The winter Olympics aren’t set to begin for another two weeks, but they’re already off to an uneasy start. Yesterday, video was released to the media by alleged terrorists who threatened to target the games and the Russian host city of Sochi.
These winter games and their setting already had a controversial relationship. As Russia passed laws hostile to homosexuals and lesbians, athletes both straight and gay protested. When tensions between US President Obama and Russian President Putin mounted over NSA file leaker Edward Snowden, Obama said early on that he’d be a no-show at the games. Then, in January, two deadly suicide bombings in Volgograd cast a bleak shadow over the impending competition and provoked questions about safety.
Yesterday, video of two men allegedly with Anars Al Sunna, an Islamist group, was released to the media. The men claim responsibility for the attacks in Volgograd, calling them “only a little example, a little step,” of what may come. President Putin promised to “do whatever it takes” to protect all attending the games. But US Congressman Mike Rogers (R-MI) said American officials working with Russia “found a departure of cooperation that is very concerning.”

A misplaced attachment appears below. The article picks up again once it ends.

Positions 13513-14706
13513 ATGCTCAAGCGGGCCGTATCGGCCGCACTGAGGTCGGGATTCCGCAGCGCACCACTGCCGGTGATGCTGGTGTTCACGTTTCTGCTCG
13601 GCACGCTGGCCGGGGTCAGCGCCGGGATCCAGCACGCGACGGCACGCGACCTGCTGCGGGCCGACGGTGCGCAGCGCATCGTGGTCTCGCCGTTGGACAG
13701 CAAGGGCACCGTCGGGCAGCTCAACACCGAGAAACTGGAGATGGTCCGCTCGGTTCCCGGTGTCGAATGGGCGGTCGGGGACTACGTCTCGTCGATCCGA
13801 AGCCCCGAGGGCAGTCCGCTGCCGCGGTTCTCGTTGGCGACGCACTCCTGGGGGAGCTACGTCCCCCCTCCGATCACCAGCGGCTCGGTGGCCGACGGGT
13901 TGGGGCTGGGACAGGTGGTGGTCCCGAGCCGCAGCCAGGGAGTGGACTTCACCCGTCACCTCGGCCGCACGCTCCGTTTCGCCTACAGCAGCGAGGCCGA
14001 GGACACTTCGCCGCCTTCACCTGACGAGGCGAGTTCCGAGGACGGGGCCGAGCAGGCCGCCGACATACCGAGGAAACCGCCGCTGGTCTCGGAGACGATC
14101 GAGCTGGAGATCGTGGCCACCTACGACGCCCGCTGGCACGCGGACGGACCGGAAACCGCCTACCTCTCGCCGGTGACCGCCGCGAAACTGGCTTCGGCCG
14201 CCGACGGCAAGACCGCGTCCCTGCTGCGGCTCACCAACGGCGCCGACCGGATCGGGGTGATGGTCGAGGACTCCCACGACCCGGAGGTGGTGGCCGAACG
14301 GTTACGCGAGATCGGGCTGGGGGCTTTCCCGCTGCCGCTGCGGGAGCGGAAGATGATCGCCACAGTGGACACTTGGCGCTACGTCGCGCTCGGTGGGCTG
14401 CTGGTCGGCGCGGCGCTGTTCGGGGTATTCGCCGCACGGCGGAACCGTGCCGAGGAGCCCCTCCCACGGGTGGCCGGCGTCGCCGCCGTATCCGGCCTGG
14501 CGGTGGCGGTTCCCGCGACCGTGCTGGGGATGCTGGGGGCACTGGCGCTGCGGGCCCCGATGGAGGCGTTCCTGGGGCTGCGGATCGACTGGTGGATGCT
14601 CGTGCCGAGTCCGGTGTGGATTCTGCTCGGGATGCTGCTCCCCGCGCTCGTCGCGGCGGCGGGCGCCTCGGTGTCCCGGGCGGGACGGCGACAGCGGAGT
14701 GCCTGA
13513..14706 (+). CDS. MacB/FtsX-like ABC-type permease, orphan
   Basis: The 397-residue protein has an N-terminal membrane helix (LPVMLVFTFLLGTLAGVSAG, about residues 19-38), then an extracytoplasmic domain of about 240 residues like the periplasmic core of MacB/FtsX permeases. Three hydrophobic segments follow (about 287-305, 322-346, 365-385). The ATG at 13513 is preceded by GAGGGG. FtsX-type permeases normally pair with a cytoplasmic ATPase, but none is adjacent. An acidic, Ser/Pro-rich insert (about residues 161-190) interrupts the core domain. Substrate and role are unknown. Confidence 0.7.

THE PR VERDICT: “D” (PR Problematic) for Sochi, host city of the winter Olympics and target of terrorists.
THE PR TAKEAWAY: Truces can be temporary and lead to victory. Russia and the United States have always had uneasy relations and will likely continue to do so. But in times of crisis, such as when terrorists are openly threatening, there is an opportunity for both sides to come together and win. Shake hands, forge forces and work as a team. When the games are done, everyone can go back to the way things were. But the Sochi 2014 Winter Olympics could go down in history for an entirely different, and positive, reason.